The executive board of the International Monetary Fund (IMF) on Wednesday approved $282.8 million three-year loan for Equatorial Guinea under an extended fund facility (EFF) arrangement, with an immediate disbursement of $40.4 million.
“Disbursement of the remaining amount will be phased in over the duration of the program, subject to semi-annual reviews of the Fund-supported program by the Executive Board,” IMF said in a statement.
The IMF also explained why it approved a loan for an oil-rich central African nation with serious corruption issues.
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An extended fund facility (EFF) is a medium-term arrangement which allows countries to borrow a certain amount of money, typically over a three- to four-year period. The EFF aims to address structural problems within the macroeconomy that are causing chronic balance of payment inequities.
The Washington D.C.-based Fund said “The IMF-supported program aims at maintaining macroeconomic and financial stability, while improving social protection, fostering economic diversification, strengthening governance and fighting corruption”.
It added that the three-year loan would allow Equatorial Guinea build on the country’s efforts in recent years to reduce macroeconomic imbalances and address macro-critical governance and corruption challenges.
“Equatorial Guinea’s Fund-supported program will also serve as a mechanism to catalyze additional external resources as well as contribute to rebuilding the Economic and Monetary Community of Central Africa (CEMAC) regional reserves,” IMF said.
With recent reports against granting a loan to an oil-rich, corruption-filled country, Mr. Tao Zhang, Deputy Managing Director and Acting IMF chair attempted to provide an explanation on the loan.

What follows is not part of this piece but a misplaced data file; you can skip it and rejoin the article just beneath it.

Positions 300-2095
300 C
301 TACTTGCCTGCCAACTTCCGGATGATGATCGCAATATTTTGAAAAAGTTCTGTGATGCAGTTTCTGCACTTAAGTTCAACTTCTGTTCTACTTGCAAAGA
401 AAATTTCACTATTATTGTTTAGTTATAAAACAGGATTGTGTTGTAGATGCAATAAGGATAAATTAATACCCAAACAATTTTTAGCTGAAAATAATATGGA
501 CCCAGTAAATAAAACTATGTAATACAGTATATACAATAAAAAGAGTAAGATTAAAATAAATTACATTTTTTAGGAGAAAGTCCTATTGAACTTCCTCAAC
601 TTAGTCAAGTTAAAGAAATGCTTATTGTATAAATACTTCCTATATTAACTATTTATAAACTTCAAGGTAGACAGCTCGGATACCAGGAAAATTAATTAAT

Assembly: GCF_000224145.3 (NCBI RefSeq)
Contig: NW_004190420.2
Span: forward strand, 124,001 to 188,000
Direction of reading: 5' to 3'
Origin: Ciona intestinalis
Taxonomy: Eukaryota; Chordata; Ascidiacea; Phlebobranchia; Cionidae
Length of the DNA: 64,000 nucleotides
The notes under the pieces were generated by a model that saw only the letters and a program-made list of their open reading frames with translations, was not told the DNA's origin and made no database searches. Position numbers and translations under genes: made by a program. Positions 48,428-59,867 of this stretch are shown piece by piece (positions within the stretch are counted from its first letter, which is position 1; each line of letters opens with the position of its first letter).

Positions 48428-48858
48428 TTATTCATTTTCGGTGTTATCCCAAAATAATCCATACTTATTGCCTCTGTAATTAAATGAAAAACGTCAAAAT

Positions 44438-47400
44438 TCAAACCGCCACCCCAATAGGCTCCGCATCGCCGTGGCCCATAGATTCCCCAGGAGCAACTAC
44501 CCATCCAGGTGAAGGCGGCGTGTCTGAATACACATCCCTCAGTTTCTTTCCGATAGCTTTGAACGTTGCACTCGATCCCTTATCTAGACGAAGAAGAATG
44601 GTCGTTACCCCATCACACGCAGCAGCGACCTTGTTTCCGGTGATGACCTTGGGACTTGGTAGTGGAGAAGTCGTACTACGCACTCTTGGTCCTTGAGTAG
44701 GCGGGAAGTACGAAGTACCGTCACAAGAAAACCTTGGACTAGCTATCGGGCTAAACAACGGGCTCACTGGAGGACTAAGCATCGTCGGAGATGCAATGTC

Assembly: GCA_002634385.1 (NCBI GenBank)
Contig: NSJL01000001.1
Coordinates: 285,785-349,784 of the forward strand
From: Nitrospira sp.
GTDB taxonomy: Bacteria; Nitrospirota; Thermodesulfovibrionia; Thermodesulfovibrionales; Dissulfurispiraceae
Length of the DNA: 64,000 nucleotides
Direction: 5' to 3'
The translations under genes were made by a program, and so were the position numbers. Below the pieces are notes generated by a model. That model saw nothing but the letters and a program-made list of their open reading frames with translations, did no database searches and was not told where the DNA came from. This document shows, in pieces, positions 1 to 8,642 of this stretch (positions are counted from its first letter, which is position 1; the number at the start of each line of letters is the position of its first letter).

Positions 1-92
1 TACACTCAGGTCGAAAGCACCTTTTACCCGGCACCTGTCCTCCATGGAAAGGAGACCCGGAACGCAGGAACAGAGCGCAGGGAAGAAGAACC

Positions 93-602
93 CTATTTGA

“In recent years, the Equatoguinean economy has been impacted by a sharp decline in oil prices and a secular decline in hydrocarbon output, which led to large macroeconomic imbalances and negative economic growth,” Zhang said.
He added: “The economy has also been affected by longstanding governance and corruption problems. While the authorities have taken steps to address these challenges, a more comprehensive approach is needed to tackle them effectively and achieve sustainable and inclusive growth. Strict implementation of the authorities’ commitments and adherence to a firm timetable is essential.
“Against this background, the authorities’ program aims to: (i) preserve macroeconomic and financial stability; (ii) improve governance and fight corruption; (iii) support human capital development and improve social protection; and; (iv) promote economic diversification”.
Mr. Zhang said “increasing transparency, improving governance and fighting corruption are critical to improve socio-economic outcomes. Priority should be given to: (i) strengthening the anti-corruption framework by addressing conflict of interests and adopting and enforcing a robust asset declaration regime for senior public officials; (ii) fostering hydrocarbon sector transparency, including the publication of all active oil and gas contracts, the audits of GEPetrol and SONAGAS and reports on hydrocarbon sector data and information as well as through EITI membership; (iii) further improving public financial management (PFM); and (iv) strengthening the rule of law and the AML/CFT framework. In support of the program, the Fund will also conduct a fiscal safeguard review in early 2020. Strict and full implementation of these measures is essential”.
In addition, “sustained fiscal consolidation is necessary to address the permanent decline in hydrocarbon revenue, maintain debt sustainability, and strengthen the external position”.
Achieving all these goals “requires further reducing low-efficiency capital expenditures, increasing non-hydrocarbon revenue and continued improvement in PFM. At the same time, the composition of expenditure needs to shift away from capital outlays to create space for higher social spending,” Zhang said.
“Clearance of government domestic arrears will help reduce high non-performing loans and strengthen the banking system, boosting private confidence and allowing banks to support the recovery of the non-hydrocarbon sector. Early action is needed to address the issue of undercapitalized banks.
“Reforms to improve the business environment and promote economic diversification are also critical to support sustainable and inclusive economic growth,” he added.